A first edition copy of Karl Marx's Das Kapital signed by the author is valued at £80,000-120,000 ($117,110-175,665).
The lot will cross the block at Bonhams London on June 15.
It's inscribed to Johann Georg Eccarius, chairman of the worker's union First International - a man Marx described as "one of my oldest friends and adherents".
The signature dates to 1867.
The pair had a spectacular falling out in the 1870s, after Eccarius appeared to claim credit for some of Marx's ideas in the Telegraph newspaper.
Bonhams explains: "Very few presentation copies of the first edition are known to have survived, but at least two others were inscribed by Marx on the same day in London, presumably when the first batch arrived from Hamburg."
One of these other signed copies, inscribed to a Professor Edward Spencer Beesly, made £115,000 ($168,345) at Dreweatts & Bloomsbury in 2010.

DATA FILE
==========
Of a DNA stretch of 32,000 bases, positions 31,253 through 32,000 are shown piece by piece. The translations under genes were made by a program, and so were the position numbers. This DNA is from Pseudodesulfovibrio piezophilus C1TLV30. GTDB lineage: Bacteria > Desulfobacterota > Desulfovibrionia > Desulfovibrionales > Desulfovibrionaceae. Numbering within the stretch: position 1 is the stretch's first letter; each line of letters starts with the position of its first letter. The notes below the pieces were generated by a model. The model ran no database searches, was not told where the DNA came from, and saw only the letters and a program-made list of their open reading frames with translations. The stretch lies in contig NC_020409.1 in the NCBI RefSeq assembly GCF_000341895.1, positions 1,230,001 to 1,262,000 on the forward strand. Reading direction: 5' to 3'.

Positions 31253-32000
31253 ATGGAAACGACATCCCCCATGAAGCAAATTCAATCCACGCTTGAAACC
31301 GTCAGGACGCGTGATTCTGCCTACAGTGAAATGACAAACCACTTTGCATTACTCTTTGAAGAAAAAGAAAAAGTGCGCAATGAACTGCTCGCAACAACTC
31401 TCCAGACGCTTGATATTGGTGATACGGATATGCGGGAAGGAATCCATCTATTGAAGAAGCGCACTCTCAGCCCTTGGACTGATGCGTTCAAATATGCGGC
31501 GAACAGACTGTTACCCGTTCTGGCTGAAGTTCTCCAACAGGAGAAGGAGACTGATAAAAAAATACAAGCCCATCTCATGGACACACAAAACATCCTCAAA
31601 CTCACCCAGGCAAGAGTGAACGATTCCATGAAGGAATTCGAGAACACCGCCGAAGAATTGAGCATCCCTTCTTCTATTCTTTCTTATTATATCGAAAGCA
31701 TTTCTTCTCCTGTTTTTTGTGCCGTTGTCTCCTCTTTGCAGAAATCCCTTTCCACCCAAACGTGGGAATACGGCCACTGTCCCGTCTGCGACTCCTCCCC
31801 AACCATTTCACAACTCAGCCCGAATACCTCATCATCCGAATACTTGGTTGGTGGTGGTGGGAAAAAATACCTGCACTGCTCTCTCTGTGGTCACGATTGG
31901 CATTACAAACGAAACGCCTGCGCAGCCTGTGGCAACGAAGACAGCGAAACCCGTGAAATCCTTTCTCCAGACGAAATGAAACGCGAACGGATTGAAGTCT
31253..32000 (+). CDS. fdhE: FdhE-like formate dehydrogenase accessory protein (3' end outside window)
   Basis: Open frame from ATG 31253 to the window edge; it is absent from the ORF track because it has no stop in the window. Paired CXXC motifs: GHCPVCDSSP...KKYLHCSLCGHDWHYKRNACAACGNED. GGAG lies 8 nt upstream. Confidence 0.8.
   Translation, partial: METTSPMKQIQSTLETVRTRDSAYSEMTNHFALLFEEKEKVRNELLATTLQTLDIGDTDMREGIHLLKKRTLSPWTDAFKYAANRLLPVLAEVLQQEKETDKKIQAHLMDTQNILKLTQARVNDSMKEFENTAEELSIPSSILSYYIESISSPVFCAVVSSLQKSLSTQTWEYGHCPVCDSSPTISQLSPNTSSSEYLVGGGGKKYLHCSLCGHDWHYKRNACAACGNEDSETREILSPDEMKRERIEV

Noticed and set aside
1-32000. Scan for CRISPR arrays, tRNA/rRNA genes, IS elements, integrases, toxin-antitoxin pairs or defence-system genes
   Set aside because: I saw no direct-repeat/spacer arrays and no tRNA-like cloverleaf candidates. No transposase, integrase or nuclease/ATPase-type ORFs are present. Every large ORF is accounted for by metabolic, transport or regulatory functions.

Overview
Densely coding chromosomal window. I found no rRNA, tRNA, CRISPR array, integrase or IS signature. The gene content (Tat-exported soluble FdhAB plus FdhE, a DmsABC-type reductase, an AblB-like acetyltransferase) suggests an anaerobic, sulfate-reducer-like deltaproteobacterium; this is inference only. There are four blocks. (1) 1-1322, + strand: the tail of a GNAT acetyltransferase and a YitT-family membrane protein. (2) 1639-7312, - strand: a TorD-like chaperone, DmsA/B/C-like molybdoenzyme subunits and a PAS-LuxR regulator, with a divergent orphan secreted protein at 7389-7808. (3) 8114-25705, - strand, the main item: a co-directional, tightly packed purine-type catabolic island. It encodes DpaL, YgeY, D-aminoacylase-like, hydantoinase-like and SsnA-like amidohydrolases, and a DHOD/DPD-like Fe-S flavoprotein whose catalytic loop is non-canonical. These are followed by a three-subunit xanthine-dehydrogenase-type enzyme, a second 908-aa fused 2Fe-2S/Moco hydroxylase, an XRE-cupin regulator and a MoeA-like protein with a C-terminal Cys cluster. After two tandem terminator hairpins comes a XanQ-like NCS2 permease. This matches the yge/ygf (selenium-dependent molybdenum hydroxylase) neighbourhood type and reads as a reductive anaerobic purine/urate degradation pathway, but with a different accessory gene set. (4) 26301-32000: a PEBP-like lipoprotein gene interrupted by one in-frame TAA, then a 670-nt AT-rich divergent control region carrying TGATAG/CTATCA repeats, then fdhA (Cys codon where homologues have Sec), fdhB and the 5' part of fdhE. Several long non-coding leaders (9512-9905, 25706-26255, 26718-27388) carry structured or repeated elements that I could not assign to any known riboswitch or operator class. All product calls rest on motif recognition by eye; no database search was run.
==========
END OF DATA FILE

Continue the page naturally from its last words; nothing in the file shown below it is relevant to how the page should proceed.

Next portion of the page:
A handwritten manuscript from 17th century scientist Sir Isaac Newton is expected to make £50,000-70,000 ($73,193-102,471).
It's titled: "The question stated about abstaining from blood" and grapples with the morality of eating blood, using the Old Testament as its source.
It appears in his work The Chronology of Ancient Kingdoms (published posthumously in 1728).
He concludes that it is still wrong to eat blood.
Newton apparently avoided black pudding for this reason. Rabbits were also off the menu as they were usually dispatched by strangulation, meaning the meat stayed bloody.
Please sign up to our free newsletter to receive exciting news about book and manuscript auctions.